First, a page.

It is well known to transport produce such as vegetables, fruit, meat and fish in a modified or artificial atmosphere. Typically the modified atmosphere largely comprises an inert gas, in the form of a nitrogen-rich gas, to keep the oxygen content of the atmosphere in contact with the produce, low. In addition, the carbon dioxide content of the atmosphere is typically monitored and, either increased by the addition of carbon dioxide from gas bottles or, alternatively, reduced by scrubbing carbon dioxide from the atmosphere using, for example, hydrated lime or the like.

In early examples of modified atmosphere storage in transportation, the modified atmosphere within the container was established, after loading, and not further modified during the period of storage or transportation. Early problems were recognized with this in that leakage both into and out of the container changed the atmosphere. Subsequent technologies have provided for monitoring of oxygen and carbon dioxide levels within the container and have provided gas sources to allow modification of the atmosphere during storage and transportation typically allowing nitrogen and carbon dioxide to be added to the container space. However, a further problem has emerged in that the supplies of carbon dioxide and nitrogen gas required to supply the gas requirements of the produce during normal lengths of transportation, are enormously bulky and heavy and it is not economically feasible to provide for the gases to be supplied in this way. Further, even if sufficient gas could be supplied in bottle form, the bottles have to be returned to their source, empty, after the produce has been delivered. This provides further problems.

It has been previously proposed to generate a nitrogen-rich gas on an `on demand` basis using an air splitter. The SMART system manufactured and marketed by Ted Smith and Company Inc. of Portland, Oreg., United States of America incorporates this technology. However, the SMART system fails to provide for any monitoring or control of carbon dioxide levels within the container space and we have found that it is extremely important to attend to this.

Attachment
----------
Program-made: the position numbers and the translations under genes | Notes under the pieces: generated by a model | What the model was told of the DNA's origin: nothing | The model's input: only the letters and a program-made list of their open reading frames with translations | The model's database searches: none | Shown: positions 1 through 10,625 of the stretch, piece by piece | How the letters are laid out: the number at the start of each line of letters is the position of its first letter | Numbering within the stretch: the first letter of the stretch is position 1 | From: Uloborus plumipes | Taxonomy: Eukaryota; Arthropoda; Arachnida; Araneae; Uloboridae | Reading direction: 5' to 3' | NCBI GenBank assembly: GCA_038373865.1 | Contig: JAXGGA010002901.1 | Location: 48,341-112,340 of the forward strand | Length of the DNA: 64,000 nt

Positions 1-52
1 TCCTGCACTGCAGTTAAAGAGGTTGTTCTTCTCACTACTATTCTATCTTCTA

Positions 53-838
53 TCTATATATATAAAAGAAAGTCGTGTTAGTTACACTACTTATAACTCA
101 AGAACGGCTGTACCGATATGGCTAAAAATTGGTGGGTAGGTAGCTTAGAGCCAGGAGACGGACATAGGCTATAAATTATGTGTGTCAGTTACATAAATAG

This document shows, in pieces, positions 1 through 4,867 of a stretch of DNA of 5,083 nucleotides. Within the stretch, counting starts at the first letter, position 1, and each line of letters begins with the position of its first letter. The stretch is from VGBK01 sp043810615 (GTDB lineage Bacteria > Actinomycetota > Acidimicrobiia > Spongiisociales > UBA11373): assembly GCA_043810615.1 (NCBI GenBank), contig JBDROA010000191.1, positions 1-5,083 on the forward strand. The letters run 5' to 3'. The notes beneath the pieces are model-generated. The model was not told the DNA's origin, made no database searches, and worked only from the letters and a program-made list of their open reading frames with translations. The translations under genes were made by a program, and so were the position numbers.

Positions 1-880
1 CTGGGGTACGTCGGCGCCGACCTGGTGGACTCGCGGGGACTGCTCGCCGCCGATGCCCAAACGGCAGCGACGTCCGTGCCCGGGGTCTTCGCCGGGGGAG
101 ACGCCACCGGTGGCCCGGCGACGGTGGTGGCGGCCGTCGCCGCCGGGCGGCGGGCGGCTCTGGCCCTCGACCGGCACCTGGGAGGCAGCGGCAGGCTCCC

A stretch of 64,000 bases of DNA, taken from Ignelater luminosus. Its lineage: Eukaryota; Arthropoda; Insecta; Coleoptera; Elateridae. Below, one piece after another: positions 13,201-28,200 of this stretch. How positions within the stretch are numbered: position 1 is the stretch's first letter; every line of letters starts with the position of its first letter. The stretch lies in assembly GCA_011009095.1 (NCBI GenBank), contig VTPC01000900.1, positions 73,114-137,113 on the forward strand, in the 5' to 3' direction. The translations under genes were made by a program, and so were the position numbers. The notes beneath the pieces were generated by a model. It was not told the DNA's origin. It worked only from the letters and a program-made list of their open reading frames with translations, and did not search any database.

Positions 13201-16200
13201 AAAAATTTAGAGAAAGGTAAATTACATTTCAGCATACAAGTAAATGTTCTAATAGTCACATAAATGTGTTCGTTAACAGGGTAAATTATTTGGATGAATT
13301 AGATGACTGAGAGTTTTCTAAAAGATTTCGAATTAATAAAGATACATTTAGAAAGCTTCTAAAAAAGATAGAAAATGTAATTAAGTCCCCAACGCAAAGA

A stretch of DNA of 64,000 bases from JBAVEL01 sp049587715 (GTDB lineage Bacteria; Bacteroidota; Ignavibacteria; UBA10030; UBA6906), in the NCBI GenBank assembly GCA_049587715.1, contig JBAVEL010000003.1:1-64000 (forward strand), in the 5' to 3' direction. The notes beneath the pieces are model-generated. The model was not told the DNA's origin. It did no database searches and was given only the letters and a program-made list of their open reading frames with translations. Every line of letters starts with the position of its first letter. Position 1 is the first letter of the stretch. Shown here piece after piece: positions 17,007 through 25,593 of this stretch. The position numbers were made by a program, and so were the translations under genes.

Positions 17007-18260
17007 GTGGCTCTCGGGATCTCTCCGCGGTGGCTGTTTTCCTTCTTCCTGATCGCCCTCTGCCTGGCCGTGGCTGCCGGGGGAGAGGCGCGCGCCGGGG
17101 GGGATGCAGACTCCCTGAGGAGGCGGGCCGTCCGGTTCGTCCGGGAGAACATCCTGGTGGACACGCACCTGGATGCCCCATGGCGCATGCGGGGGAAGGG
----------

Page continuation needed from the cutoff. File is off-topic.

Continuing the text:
The present invention overcomes the problems inherent in the prior art by not only continuously monitoring and adjusting oxygen and carbon dioxide levels within the container space but also by providing an extremely compact and simple means of supplying both nitrogen-rich gas and carbon dioxide to the container space.

It is an object of the invention to provide a method of storing produce including harvested vegetable matter of all types and meat products.

BRIEF SUMMARY OF THE INVENTION

Accordingly, in one aspect, the invention provides a method of storing produce the method comprising the steps of: positioning produce in the interior of a substantially sealable container; substantially sealing the interior of the container from the outside atmosphere; monitoring the oxygen level in said container and, as required, generating a nitrogen-rich gas from the ambient air surrounding the container and directing the nitrogen-rich gas into the container until a predetermined oxygen level is established or re-established; monitoring the carbon dioxide level within the container and, as required, directing into the interior of the container carbon dioxide, derived from a store of dry-ice associated with the container, so that a predetermined level of carbon dioxide is established or re-established therein.

The nitrogen-rich gas is preferably generated using an air splitter of a type which incorporates membranes to divide a stream of ambient air, under pressure, into its principal constituents of oxygen and nitrogen. The same splitter is preferably actuated in the event the carbon dioxide level within the container rises above a predetermined maximum. The resulting gas stream dilutes the excess carbon dioxide with further nitrogen-rich gas.

Apparatus for carrying out the above operations comprises a substantially sealable container; first monitoring means operable to monitor the level of oxygen within the container; first operative means responsive to the first monitoring means, the first operative means being constructed and arranged to generate a nitrogen-rich gas from the ambient air surrounding the container and direct the gas into the container in response to the first monitoring means monitoring an oxygen level other than at a predetermined level; second monitoring means operable to monitor the carbon dioxide level within the container; dry-ice storage means; and second operative means operable to direct carbon dioxide for the dry-ice storage means into the container in response to the second monitoring means monitoring a carbon dioxide level beneath a predetermined level.